Were I really brave I'd consider experimenting with Texaco BioStar hydraulic fluid at the viscosity nearest to RR363. It's not hygroscopic, is derived from plant materials, and could work very well. Knowing what I know about the expense and difficulty of rebuilding the brake pumps, and the increasing difficulty of obtaining parts, I'm not really brave.
 

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Discussion Starter · #4 ·
Thanks, i see and i just "googled" about it.

Castrol RR363 has added castor-oil to lubricate the brake-pumps.

Haven't mixed it with anything yet.

I'll order it on EBAY.UK :idea:




:arrow:
 

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Discussion Starter · #5 ·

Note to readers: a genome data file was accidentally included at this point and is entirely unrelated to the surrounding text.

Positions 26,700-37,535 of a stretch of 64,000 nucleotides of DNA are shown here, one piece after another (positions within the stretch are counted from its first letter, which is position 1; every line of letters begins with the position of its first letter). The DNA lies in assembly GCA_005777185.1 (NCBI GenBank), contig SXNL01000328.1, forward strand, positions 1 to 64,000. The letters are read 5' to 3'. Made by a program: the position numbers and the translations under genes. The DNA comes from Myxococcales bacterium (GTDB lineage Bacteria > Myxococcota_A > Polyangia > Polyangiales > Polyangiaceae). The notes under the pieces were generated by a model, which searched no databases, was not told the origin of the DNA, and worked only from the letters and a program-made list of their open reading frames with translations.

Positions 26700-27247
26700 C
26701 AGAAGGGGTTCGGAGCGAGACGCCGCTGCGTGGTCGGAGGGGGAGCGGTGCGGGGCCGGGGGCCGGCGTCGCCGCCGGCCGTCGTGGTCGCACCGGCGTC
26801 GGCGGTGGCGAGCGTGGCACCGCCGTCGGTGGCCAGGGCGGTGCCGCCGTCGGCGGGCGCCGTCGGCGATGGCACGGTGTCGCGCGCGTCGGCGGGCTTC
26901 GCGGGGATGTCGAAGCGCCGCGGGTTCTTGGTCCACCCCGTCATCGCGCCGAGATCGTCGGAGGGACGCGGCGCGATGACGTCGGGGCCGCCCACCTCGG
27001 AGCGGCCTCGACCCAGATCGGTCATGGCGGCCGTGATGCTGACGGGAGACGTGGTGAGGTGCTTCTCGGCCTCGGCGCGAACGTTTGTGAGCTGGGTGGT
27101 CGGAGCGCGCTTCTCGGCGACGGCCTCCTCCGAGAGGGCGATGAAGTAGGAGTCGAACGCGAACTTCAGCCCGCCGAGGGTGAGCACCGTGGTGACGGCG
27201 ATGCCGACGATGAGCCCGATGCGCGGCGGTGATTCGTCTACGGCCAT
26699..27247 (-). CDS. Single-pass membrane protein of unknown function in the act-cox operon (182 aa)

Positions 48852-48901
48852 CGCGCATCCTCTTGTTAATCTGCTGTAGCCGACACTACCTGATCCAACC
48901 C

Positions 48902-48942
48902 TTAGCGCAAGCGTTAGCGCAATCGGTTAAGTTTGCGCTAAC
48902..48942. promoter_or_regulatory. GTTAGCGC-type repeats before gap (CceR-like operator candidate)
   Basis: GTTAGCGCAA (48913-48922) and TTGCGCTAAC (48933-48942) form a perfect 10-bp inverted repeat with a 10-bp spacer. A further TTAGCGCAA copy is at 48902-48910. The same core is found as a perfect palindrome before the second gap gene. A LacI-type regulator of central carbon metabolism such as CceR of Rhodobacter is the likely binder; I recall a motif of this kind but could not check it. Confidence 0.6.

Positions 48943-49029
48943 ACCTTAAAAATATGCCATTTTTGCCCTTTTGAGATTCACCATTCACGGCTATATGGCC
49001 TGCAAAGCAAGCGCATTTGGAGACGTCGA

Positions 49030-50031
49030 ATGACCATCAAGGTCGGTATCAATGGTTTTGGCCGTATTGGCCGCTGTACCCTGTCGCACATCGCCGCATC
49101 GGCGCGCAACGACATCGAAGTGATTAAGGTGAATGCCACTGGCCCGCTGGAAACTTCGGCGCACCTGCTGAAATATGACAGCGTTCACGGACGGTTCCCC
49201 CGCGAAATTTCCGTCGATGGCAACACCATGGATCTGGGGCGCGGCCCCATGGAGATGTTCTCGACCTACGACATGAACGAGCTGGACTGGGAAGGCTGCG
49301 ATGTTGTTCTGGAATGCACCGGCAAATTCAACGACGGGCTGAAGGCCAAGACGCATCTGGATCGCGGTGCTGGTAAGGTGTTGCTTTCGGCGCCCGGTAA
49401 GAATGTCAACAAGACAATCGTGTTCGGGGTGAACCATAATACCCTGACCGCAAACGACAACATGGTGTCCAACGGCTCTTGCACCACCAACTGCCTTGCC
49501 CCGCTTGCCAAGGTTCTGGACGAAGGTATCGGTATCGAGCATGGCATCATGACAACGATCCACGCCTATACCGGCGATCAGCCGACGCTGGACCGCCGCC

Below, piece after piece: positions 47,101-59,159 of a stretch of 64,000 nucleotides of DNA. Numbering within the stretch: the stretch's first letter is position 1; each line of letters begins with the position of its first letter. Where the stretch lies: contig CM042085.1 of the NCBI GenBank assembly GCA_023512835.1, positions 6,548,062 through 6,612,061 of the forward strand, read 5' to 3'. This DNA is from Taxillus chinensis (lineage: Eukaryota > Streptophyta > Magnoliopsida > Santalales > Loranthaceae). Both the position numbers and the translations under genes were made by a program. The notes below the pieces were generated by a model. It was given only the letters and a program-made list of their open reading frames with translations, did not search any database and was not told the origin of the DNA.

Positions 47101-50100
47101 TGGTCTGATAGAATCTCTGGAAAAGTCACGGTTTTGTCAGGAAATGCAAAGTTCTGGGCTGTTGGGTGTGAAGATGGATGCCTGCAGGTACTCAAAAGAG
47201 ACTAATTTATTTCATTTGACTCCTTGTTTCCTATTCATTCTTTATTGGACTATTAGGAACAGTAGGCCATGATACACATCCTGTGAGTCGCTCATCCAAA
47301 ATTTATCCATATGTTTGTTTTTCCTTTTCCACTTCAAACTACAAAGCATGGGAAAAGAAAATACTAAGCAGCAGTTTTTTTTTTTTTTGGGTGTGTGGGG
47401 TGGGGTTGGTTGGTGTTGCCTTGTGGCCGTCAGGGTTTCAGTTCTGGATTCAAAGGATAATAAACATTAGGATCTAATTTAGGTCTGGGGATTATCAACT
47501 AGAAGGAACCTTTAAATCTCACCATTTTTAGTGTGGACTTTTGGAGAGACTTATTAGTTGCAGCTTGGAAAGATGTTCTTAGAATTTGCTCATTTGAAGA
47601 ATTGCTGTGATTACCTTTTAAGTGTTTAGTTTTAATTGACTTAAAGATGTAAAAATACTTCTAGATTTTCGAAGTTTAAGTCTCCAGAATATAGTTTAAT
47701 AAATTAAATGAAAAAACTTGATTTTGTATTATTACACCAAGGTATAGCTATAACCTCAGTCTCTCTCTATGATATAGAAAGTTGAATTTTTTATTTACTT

And thank you too Brian,

Castrol RR363 (1 liter) is for sale on EBAY.UK for 10,99 GBP, but postage is at least 6 GBP it seems. Anyway, i'll not be brave to try anything else.

My system only needs a little filling-up :)



BTW. My brake-cap says: Castrol girling green recommended





:arrow:
 

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brake fluid shadow 1

agree with what else has been said only use RR 363 on shadows . Dont forget the brakes system has approx 2500 psi in system when working so its not worth trying something,better to be safe. Castrol girling Green was what was originally used this was replaced by RR363 The system should have been flushed and replaced with RR363. This would have been done in early 70's
 

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Brake fluid for SS

I have had a Silver Wright II 1980 since 1983 and I have used DOT 4 all the time. Every 2-3 years the brake fluid have been changed.
I have never had any leaks or problems with the brakes during all this years.I have never heard what is supposed to happen when you do not use the RR363.Anyone knows?
 

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363 vs Dot4

That's very interesting information.